"Tagbanua" people, a semi-nomadic tribe that live on fishing and collecting bird's nest. They consider the caves & lakes of Coron to be sacred and treated with respect. With Gunter Bernert of Discovery Divers, a long time friend & buddy and a team of Japanese photo and videographers, we set out for what is known as "Gunter's Cathedral". Pass
Calis Pt. and along the
northeast side of the island, we entered a hole just beneath a wall where it led to a passage which opened up to a cavern inside the mountain. Sunlight penetrated the cavern through a big gaping hole on its ceiling
where once a tree stood but collapsed many, many years ago. It gave the cavern a magical effect! The tree can still be found underwater, decorating the very clear waters of the pool. I found another cave entrance, which Gunter mentioned beforehand, on the dark side of the cavern. Securing a tie-off with my reel, I proceeded to penetrate cautiously with Gunter following right behind. It opened up into a dome-like cave that had clearer visibility. It was fantastic! We saw seasnakes, pincher shrimps, and a fish with "Felix-the-Cat Eyes" that glowed blue in the dark! The dome had weird stalactite formations on some its sides and small cubicles of air pockets on top sections. I definitely give this site definitely a 5 star rating.
We circumnavigated Coron Island with a slow steady pace while beautiful white beaches are set like pearls against a very rugged limestone backdrop. We headed for "Barracuda Lake", one of the only two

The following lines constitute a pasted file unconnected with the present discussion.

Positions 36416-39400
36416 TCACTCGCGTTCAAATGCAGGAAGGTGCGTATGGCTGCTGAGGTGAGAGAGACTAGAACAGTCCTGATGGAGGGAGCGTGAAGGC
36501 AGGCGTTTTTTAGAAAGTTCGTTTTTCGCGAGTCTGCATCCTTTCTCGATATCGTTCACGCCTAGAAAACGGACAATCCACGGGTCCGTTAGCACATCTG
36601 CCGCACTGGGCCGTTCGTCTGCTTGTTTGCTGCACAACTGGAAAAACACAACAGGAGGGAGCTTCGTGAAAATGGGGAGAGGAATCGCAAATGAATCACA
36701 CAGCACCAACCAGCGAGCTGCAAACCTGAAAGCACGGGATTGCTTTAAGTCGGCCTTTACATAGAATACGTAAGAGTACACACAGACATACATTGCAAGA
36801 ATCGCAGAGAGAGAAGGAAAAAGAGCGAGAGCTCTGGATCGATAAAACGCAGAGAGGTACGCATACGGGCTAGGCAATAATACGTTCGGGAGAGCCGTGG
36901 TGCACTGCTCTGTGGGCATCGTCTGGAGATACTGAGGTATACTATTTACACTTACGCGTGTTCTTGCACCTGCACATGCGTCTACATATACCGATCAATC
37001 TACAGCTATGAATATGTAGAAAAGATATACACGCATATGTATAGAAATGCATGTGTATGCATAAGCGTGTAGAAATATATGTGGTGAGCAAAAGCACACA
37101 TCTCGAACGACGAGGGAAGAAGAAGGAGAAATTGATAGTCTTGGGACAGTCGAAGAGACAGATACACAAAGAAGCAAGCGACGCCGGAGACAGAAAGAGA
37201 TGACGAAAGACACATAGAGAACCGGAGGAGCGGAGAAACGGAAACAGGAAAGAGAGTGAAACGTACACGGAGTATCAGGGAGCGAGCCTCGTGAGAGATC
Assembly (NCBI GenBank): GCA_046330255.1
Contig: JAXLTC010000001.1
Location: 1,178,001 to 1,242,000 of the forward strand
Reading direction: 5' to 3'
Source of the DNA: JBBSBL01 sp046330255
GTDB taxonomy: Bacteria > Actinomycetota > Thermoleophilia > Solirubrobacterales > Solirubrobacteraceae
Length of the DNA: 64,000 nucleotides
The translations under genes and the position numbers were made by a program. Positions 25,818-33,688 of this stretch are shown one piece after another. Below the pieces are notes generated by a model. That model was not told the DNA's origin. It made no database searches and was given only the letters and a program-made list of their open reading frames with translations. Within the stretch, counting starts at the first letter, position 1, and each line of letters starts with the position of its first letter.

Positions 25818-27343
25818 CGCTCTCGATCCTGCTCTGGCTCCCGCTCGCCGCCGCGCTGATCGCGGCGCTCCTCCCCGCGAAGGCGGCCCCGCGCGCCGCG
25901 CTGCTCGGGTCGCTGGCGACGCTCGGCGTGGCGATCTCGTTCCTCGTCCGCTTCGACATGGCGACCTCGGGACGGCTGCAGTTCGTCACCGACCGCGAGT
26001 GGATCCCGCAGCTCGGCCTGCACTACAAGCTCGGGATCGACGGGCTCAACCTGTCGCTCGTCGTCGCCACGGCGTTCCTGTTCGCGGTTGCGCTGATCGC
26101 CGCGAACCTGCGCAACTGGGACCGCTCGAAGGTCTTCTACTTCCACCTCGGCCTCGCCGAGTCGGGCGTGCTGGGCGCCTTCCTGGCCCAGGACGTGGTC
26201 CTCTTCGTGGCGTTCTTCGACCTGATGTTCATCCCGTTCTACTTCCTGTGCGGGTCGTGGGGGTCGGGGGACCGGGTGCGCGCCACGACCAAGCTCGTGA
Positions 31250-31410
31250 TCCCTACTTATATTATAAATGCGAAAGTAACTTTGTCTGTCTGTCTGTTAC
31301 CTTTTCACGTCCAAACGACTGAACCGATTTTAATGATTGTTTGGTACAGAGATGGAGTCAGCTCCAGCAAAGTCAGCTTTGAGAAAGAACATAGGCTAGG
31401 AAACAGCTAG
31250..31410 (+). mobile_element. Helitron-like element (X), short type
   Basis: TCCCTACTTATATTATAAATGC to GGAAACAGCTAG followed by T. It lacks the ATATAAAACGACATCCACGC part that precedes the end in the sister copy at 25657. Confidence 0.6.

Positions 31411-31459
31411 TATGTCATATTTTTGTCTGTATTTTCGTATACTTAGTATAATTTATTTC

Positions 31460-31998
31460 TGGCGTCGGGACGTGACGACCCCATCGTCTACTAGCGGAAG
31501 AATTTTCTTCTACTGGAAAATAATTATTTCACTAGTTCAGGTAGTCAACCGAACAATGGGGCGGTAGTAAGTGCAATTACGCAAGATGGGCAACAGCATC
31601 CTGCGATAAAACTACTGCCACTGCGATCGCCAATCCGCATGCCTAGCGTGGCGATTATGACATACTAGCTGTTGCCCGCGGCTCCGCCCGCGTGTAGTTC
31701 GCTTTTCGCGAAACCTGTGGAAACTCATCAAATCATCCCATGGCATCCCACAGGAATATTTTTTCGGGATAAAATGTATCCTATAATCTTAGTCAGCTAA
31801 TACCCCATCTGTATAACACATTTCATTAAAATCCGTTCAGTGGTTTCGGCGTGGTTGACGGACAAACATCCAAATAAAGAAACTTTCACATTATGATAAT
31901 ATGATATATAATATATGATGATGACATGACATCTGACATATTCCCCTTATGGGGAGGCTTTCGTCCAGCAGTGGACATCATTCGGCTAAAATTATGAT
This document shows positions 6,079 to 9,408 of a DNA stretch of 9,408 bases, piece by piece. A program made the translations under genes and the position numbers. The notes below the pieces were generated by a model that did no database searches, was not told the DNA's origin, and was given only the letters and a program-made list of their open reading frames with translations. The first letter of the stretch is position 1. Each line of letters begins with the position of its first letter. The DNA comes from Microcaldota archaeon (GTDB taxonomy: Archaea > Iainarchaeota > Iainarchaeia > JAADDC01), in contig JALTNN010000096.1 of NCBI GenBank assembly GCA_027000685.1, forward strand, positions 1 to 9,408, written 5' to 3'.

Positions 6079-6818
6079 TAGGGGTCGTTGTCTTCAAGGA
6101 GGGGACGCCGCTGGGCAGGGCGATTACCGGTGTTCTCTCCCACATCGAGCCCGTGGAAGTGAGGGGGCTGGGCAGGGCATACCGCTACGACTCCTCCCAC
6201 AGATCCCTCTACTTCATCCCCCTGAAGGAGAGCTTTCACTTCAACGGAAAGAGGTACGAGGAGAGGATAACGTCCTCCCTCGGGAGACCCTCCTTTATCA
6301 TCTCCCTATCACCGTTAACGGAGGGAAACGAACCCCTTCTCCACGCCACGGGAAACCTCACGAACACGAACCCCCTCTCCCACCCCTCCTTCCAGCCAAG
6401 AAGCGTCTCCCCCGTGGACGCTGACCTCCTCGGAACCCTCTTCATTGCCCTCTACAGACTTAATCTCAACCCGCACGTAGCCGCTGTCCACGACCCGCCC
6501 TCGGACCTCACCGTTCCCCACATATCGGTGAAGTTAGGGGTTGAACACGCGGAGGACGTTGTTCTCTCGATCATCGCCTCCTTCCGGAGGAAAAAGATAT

accessible lakes on the island. During the dive planning and briefing, I expressed my desire to sit this dive out. I wasn't keen at all with the idea of carrying twin tanks up and down the limestone barrier that
separate the lake from the ocean. I told them I was serious and refuse to carry tanks.
"You're just fuckin' gettin old, Bob!", snorted Randy gleefully.
"Yeh, you can also be a nice old buddy and bring some cameras, too!", said Gunter, quick on the adlib.
"Oh no!", I said, "As the senior diver on this boat, it is my privilege to refuse to carry any of this shit!"
Finally, the issue was resolved when our good boatman, Diosdado, volunteered porter service. The day was saved! Diving in Barracuda Lake is difficult to describe because the terrain is different. It's like going to another planet! You have to dive it, to believe it!
"We should have listened to you, Bob. That's the first and last time I'll carry tanks here!", commented Randy, back on the boat.

"I think I should re-evaluate my limitations", said Gunter, still smiling with bruises and gash wounds on his arms and legs, after a nasty spill. I gave them my old "I told you so" look and just grinned.

Randy and I had aircon cabin tickets on the ferry back to Manila. We were sharing this 4-berth aircon cabin with two other Pinoys. One of them had a box with a Rooster! And this stupid rooster would go Cock-a-doodle-doo every hour. I frequently thought of my "gator" knife in my toolbox lying close beside me.

"Only in the Philippines, Randy, only in the Philippines!" I said.

The End

Monday, January 29, 2007

Something Fishy at Verde

Something Fishy at Verde
by: Bob Manas